The one thing about Abner that is sad, is that Abner, unfortunately, did not understand the nature of man. He was a remarkable man. He’d survived many battles, battles against the Philistines, but one thing he did not do. And that was, he did not realize that Joab was a sinner also. His one mistake was to trust Joab.
Now, this week, you know, I’ve had a good time reading Calvin and Hobbes. In fact, every morning I look forward not so much to my breakfast, but to see again what Bill Watterson has said in the Calvin column, Calvin and Hobbes, because Calvin is trying to figure out some way whereby he can escape the divine principle that Santa Claus rewards the good and not the bad. Because, fundamentally, deep down within he knows he’s not good. So he’s trying to figure out how a way, how he can get out of what is obvious. He says, “This whole business of Santa rewarding good kids and neglecting bad kids, really bugs me. Not that I have anything to worry about, of course.” “A paragon of virtue, that’s you,” says Hobbes as his eyes turn away. “Right. But see, there are certain things a good kid could do that might look bad in certain light, if one doesn’t consider all the mitigating circumstances.” “Like keeping an incontinent toad in your mom’s sweater drawer?” [Laughter] He says, “Exactly. If I was being raised in a better environment, I wouldn’t do things like that.” [More laughter]
Abner’s one mistake is he trusted Joab, evidently. You cannot trust any man, ultimately. We’re sinners and bad.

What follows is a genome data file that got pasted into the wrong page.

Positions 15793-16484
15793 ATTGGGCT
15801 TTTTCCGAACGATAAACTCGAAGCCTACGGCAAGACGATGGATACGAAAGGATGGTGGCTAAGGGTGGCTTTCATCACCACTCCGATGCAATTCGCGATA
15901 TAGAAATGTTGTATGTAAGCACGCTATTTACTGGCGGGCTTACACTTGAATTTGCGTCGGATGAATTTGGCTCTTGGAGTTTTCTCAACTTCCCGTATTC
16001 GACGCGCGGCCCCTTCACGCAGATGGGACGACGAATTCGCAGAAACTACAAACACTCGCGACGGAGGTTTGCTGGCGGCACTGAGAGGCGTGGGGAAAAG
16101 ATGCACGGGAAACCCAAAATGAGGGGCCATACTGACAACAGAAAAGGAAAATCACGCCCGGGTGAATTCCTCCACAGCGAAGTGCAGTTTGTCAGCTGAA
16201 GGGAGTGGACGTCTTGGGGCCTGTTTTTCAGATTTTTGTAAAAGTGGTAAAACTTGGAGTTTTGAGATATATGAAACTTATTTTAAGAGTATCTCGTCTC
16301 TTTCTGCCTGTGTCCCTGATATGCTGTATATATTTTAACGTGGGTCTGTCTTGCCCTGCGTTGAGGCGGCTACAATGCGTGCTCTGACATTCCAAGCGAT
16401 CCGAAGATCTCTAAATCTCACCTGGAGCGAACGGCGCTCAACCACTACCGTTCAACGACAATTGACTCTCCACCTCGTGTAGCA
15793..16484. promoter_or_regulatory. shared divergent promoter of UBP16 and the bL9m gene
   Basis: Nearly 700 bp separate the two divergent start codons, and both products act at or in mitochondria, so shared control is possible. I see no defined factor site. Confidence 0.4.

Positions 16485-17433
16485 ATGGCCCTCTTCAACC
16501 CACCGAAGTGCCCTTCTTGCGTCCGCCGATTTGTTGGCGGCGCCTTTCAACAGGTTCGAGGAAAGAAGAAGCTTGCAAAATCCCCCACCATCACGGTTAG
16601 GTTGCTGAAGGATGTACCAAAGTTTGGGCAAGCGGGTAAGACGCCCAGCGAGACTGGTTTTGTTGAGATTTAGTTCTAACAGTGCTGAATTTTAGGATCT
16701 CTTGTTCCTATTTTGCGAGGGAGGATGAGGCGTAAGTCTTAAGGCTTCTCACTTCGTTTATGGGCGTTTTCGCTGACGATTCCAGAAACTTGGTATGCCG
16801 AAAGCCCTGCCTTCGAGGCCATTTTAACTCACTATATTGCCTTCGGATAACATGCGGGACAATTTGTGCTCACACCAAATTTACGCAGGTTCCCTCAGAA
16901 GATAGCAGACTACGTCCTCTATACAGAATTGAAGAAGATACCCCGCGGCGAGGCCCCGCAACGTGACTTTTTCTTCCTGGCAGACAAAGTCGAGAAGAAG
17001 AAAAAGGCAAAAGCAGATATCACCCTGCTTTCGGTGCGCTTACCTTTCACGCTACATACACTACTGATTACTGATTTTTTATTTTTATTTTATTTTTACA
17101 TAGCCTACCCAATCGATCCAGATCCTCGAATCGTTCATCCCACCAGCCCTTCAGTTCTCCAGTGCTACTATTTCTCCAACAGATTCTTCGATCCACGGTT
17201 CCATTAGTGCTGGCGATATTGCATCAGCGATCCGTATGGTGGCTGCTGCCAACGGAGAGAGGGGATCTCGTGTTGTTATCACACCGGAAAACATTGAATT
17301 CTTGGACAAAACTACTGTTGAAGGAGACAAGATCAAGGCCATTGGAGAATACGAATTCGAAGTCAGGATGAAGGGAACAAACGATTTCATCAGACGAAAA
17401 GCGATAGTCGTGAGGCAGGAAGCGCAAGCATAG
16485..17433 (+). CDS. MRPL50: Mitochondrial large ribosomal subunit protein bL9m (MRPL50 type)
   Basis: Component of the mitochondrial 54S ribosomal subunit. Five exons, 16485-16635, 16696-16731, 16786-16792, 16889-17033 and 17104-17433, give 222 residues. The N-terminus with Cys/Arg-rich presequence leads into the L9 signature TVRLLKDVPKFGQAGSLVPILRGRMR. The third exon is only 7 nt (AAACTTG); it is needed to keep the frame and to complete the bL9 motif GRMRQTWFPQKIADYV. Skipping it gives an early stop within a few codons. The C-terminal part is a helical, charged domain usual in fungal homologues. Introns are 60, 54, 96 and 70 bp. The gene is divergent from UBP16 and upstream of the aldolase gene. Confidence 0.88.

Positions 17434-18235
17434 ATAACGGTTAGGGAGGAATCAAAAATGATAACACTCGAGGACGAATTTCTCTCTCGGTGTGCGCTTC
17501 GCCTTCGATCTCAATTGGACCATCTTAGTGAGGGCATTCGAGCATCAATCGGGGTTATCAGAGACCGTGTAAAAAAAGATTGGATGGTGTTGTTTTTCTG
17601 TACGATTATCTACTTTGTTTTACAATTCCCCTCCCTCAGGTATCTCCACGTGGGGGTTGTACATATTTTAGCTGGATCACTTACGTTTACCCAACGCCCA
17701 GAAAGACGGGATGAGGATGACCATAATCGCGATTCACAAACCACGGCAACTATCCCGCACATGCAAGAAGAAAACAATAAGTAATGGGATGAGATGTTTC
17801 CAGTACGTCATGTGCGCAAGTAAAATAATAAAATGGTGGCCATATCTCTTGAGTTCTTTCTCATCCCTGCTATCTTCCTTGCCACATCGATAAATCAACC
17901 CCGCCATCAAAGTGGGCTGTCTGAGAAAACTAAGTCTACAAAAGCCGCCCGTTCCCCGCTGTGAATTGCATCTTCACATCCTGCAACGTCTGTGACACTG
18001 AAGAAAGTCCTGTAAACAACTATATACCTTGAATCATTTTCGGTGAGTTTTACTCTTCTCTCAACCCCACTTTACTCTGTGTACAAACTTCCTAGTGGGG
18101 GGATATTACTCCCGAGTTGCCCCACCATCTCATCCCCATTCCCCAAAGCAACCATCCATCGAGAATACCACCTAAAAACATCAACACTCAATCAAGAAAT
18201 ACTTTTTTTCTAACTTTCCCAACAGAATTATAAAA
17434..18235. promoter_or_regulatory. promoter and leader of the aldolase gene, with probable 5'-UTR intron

So, let me sum it up. The time is up.
The end of Abner illustrates the importance of simple obedience to God’s known will. Rather than doing right for the wrong reason, he did what was right by offering David the kingdom, but for the wrong reason, for personal gain, for personal interest. And verse 9, I think may be adopted by us in relation to our relationship to the Lord’s kingdom. And verse 9 says, “May God do so to Abner, and more also, if I do not do for David as the Lord has sworn to him.” What a magnificent life verse, if we put our own name in there. “May God do so to Lewis and more also, if I do not do for the son of David, what the Lord has sworn to him.”
And then the end of Joab, the Marlboro, the great British general, the Bellasarious, the great Byzantine military leader of the Jewish empire. Joab illustrates the failure of worldly policy, secular expediency and temporal ambition. Evil deeds are often wrought with plausible pretexts and Joab’s evil deed, like so many evil deeds, was wrought or done with plausible pretexts.
And then, of course, the end for waiting David, the one who waits for God to do his work, well, ultimately, the kingdom does come to him and he has the great privilege of standing in the line of the Messiah, and knowing that from his humanity shall come the seed that shall rule and reign over the face of the earth.
The one thing that distinguishes David from other men of this time, and particularly of Abner and Joab, is he believed in the Living God. He believed, really, in the Living God. And, consequently, for him, he waited and persevered, and gave us the advice to wait on the Lord, he will strengthen our hearts, wait indeed on the Lord.